But today, if we look away from the truth, from the ordinary experience of life, on what shall our eager glance rest? If we discard the more or less compensatory laws of conscience and inward happiness, what shall we say when triumphant injustice confronts us, or successful, unpunished crime? How shall we account for the death of a child, the miserable end of an innocent man, or the disaster hurled by cruel fate on some unfortunate creature, if we seek explanations loftier, more definite, more comprehensive and decisive than those that are found satisfactory in everyday life for the reason that they are the only ones that accord with a certain number of realities? Is it right that the poet, in his eager desire to contrive a solemn atmosphere for his drama, should arouse from their slumber sentiments, errors, prejudices and fears, which we would attack and rebuke were we to discover them in the hearts of our friends or our children? Man has at last, through his study of the habits of spirit and brain, of the laws of existence, the caprices of fate and the maternal indifference of nature–man has at last, and laboriously, acquired some few certitudes, that are worthy of all respect; and is the poet entitled to seize on the moment of anguish in order to oust all these certitudes, and set up in their place a fatality to which every action of ours gives the lie; or powers before which we would refuse to kneel did the blow fall on us that has prostrated his hero; or a mystic justice that, for all it may sweep away the need for many an embarrassing explanation, bears yet not the slightest kinship to the active and personal justice we all of us recognise in our own personal life?

And yet this is what the “interpreter of life” will more or less deliberately do from the moment he seeks to invest his work with a lofty spirit, with a deep and religious beauty, with the sense of the infinite. Even though this work of his may be of the sincerest, though it express as nearly as may be his own most intimate truth, he believes that this truth is enhanced, and established more firmly, by being surrounded with phantoms of a forgotten past. Might not the symbols he needs, the hypotheses, images, the touchstone for all that cannot be explained, be less frequently sought in that which he knows is not true, and more often in that which will one day be a truth? Does the unearthing of bygone terrors, or the borrowing of light from a Hell that has ceased to be, make death more sublime? Does dependence on a supreme but imaginary will ennoble our destiny? Does justice–that vast network woven by human action and reaction over the unchanging wisdom of nature’s moral and physical forces–does justice become more majestic through being lodged in the hands of a unique judge, whom the very spirit of the drama dethrones and destroys?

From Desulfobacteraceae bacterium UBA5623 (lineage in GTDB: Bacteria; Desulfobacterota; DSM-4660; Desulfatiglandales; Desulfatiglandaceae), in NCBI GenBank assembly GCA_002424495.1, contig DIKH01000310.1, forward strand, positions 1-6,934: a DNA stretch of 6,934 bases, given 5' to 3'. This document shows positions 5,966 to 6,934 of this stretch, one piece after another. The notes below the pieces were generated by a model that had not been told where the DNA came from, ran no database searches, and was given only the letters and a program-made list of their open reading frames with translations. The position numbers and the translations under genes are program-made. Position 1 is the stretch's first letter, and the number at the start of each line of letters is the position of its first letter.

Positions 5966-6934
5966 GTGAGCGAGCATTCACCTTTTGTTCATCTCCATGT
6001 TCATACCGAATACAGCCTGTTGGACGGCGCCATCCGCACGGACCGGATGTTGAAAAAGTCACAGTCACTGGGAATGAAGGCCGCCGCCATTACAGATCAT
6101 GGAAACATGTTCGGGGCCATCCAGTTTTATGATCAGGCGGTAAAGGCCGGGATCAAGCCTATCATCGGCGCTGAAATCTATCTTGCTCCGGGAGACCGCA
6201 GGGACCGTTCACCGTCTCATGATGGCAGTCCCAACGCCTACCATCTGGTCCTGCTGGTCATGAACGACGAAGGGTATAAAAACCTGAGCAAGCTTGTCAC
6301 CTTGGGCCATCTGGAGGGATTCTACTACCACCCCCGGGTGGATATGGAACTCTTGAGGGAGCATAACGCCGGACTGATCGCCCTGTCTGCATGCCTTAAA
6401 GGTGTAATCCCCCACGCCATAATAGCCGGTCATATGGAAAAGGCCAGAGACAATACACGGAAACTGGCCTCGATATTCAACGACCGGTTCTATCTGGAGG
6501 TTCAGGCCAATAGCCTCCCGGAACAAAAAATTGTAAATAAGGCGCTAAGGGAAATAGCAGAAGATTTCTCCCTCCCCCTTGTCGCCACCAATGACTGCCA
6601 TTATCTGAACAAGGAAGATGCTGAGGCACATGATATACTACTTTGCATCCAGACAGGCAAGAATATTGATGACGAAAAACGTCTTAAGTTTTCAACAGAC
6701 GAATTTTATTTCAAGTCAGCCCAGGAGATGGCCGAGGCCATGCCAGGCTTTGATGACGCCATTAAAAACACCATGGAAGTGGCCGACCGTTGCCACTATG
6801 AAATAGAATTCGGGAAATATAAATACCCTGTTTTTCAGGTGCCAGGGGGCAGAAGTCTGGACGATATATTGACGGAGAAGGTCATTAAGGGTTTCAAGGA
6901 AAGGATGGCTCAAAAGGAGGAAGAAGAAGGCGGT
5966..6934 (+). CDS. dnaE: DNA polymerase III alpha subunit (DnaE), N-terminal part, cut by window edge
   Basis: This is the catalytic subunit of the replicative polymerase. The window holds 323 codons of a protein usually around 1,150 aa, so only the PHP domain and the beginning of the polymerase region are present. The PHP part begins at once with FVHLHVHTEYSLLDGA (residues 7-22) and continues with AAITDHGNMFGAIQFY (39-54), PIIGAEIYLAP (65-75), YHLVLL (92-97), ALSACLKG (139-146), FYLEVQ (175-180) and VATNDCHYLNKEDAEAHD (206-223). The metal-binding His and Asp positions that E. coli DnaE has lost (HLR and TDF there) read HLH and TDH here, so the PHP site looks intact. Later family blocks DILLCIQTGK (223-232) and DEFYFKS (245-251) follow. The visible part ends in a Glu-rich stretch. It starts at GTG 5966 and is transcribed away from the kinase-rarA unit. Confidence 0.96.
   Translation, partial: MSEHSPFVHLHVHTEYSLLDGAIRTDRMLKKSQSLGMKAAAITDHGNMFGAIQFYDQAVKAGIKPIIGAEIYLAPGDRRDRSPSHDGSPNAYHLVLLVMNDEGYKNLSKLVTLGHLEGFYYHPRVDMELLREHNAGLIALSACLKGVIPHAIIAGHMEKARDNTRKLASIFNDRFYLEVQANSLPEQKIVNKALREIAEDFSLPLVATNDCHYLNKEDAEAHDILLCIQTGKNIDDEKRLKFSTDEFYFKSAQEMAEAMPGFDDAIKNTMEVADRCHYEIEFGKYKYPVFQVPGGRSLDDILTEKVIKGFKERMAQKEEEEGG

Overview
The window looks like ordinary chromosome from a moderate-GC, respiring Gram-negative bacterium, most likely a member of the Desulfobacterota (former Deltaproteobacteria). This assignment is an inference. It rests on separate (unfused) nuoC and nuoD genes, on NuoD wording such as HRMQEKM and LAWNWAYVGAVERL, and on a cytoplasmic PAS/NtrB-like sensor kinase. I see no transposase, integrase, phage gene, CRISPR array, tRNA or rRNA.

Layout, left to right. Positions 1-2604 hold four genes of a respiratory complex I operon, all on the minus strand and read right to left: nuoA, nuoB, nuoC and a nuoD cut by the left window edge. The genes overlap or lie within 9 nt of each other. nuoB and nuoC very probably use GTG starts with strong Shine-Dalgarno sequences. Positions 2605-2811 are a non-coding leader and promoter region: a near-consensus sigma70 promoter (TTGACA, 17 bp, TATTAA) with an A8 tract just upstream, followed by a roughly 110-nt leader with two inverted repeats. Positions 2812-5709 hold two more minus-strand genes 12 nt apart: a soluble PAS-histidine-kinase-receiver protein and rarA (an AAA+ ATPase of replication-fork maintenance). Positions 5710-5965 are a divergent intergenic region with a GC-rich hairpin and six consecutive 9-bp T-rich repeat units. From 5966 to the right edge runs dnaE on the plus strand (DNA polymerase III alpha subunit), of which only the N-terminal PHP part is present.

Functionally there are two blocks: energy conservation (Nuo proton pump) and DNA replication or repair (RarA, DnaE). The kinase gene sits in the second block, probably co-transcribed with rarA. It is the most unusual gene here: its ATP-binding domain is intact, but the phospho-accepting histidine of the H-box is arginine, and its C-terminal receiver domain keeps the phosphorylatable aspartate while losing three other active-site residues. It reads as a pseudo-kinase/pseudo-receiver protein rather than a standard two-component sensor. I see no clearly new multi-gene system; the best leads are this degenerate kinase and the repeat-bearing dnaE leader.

Let us ask ourselves whether the hour may not have come for the earnest revision of the symbols, the images, sentiments, beauty, wherewith we still seek to glorify in us the spectacle of the world.

THIS BEAUTY, THESE FEELINGS and sentiments, today unquestionably bear only the most distant relation to the phenomena, thoughts, nay even the dreams, of our actual existence; and if they are suffered still to abide with us, it is rather as tender and innocent memories of a past that was more credulous, and nearer to the childhood of man. Were it not well, then, that those whose mission it is to make more evident to us the beauty and harmony of the world we live in, should march ever onwards, and let their steps tend to the actual truth of this world? Their conception of the universe need not be stripped of a single one of the ornaments wherewith they embellish it; but why seek these ornaments so often among mere recollections, however smiling or terrible, and so seldom from among the essential thoughts which have helped these men to build, and effectively organise, their spiritual and sentient life?